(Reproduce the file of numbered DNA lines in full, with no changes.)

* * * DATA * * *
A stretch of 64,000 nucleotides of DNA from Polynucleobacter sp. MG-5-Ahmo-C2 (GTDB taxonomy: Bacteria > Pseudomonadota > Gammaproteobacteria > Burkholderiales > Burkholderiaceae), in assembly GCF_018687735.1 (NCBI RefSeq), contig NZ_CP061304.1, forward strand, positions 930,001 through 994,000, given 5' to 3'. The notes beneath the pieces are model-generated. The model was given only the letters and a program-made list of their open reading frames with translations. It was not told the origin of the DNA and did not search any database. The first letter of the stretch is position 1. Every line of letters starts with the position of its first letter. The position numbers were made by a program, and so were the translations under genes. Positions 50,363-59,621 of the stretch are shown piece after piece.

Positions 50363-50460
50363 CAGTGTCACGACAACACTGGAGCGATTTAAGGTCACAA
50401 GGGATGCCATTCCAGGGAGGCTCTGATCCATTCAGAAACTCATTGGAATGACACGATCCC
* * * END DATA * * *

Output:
A stretch of 64,000 nucleotides of DNA from Polynucleobacter sp. MG-5-Ahmo-C2 (GTDB taxonomy: Bacteria > Pseudomonadota > Gammaproteobacteria > Burkholderiales > Burkholderiaceae), in assembly GCF_018687735.1 (NCBI RefSeq), contig NZ_CP061304.1, forward strand, positions 930,001 through 994,000, given 5' to 3'. The notes beneath the pieces are model-generated. The model was given only the letters and a program-made list of their open reading frames with translations. It was not told the origin of the DNA and did not search any database. The first letter of the stretch is position 1. Every line of letters starts with the position of its first letter. The position numbers were made by a program, and so were the translations under genes. Positions 50,363-59,621 of the stretch are shown piece after piece.

Positions 50363-50460
50363 CAGTGTCACGACAACACTGGAGCGATTTAAGGTCACAA
50401 GGGATGCCATTCCAGGGAGGCTCTGATCCATTCAGAAACTCATTGGAATGACACGATCCC